FIG. 3 is a top view of a portion of an FPGA-based software-defined radio according to an embodiment of the invention. Referring to FIG. 3, a software-defined radio 300 is laid out on an FPGA 301. Software-defined radio 300 comprises a modem DSP block 310, a general purpose processor block 320, a sigma delta analog-to-digital/digital-to-analog converter block 330, a special purpose signal co-processor block 340, a software programmable crypto function block 350, a vocoder DSP block 360, and a timing and control hardware block 370. As an example, the configuration illustrated in FIG. 3 may allow the software-defined radio to be implemented in a handheld form factor. As another example, the configuration illustrated in FIG. 3 or another configuration may allow the software-defined radio to be implemented in an embedded form factor wherein the software-defined radio is embedded within another platform, such as a ground or air vehicle, a larger machine or apparatus, or the like.
FIG. 4 is a block diagram of a DSP 400 according to an embodiment of the invention. DSP 400 comprises an input/output Direct Memory Access (DMA) Controller and associated input/output DMA memory 410, a register block 420, a memory 430, and a memory 440. DSP 400 further comprises a plurality of memory pointer registers 450, an instruction sequencer 460, a program memory 470, an instruction decoder 480, a bus 485, and a general purpose arithmetic logic unit (ALU) 490. Bus 485 interconnects ALU 490 to input/output DMA memory 410, register block 420, memory 430, memory 440, memory pointer registers 450, and program memory 470. ALU 490 can be configured to match signal processing requirements of at least one of the plurality of waveforms. In one embodiment, ALU 490 and at least one of the plurality of processors, such as, for example, the processor depicted in general purpose processor block 320 in FIG. 3, are capable of performing instructions in parallel with each other. Information flows into and out of input/output DMA memory 410 via a data line 401. Instruction decoder 480 can be programmed to make DSP 400 implement the instruction set architecture of any common DSP processor, where the instruction set architecture may define a standard for performing the sequencing of mathematical and logical instructions to implement at least one of the plurality of waveforms. This functionality of the instruction set architecture allows DSP 400 to use existing waveform software that targets any DSP, meaning the best software tools for any given application can be used. The programming of instruction decoder 480 even extends to real time programming for different processor types, which allows the use of software object libraries coded for DSPs other than DSP 400.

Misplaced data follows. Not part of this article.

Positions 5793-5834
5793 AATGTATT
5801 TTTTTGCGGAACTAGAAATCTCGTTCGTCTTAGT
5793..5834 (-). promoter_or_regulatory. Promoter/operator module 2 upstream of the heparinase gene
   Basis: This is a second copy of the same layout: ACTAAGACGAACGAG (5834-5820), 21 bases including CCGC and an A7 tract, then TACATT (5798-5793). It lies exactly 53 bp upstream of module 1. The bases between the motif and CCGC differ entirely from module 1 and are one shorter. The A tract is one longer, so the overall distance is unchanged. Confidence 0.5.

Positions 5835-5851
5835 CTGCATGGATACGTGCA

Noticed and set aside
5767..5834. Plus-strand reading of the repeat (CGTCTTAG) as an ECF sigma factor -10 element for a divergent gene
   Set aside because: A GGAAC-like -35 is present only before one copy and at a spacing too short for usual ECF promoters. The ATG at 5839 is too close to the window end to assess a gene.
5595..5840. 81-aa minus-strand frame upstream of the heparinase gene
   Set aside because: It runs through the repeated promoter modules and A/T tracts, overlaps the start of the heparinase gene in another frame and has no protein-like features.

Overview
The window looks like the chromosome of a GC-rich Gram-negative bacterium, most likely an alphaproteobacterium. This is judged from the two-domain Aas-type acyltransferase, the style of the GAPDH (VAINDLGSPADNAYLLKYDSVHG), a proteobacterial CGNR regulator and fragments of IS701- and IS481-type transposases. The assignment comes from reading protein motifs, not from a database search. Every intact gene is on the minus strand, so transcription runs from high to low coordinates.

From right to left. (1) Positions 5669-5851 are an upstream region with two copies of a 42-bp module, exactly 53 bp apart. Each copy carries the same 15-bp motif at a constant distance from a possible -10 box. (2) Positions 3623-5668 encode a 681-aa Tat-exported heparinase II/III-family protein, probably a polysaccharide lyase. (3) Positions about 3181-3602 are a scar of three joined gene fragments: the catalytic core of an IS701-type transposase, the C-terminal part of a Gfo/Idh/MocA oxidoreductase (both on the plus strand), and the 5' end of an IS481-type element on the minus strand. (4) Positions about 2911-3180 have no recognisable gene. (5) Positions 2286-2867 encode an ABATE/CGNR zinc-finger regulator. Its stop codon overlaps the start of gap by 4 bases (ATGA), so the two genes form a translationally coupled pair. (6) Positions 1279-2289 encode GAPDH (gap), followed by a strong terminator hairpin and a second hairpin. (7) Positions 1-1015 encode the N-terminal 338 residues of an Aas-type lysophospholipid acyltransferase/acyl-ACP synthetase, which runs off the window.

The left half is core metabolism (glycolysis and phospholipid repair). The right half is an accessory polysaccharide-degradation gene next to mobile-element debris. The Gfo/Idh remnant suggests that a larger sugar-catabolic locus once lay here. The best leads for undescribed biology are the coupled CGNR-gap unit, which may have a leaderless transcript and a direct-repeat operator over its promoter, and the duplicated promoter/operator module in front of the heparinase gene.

FIG. 5 is a block diagram of a DSP 500 according to an embodiment of the invention. DSP 500 is substantially similar to DSP 400 in FIG. 4. DSP 500, unlike DSP 400, includes a special purpose ALU 510. Special purpose ALU 510 may enable DSP 500 to be more efficient at implementing a particular waveform signal process. As an example, special purpose ALU 510 can be a Viterbi co-processor, a finite impulse response (FIR) filter, an equalizer, a Costas tracking loop, a quantizer/splitter, or some other specialized function needed to demodulate a signal in real time.
FIG. 6 is a block diagram of a special purpose ALU that serves as a DSP coprocessor according to an embodiment of the invention. A DSP 610 in FIG. 6 communicates via a main DSP bus 640 with an input buffer 620 and an output buffer 630. A link 621 allows data transfer between input buffer 620 and main DSP bus 640, and a link 631 allows data transfer between output buffer 630 and main DSP bus 640. Special purpose ALU 510 supports DSP 610 as a co-processor so that DSP 610 can continue to perform instructions in parallel with special purpose ALU 510. As an example, main DSP bus 640 can be the same as or similar to bus 485 in FIG. 5, and DSP 610 can comprise associated input/output DMA memory 410, register block 420, memory 430, memory 440 memory pointer registers 450, instruction sequencer 460, program memory 470, and instruction decoder 480 in FIG. 5.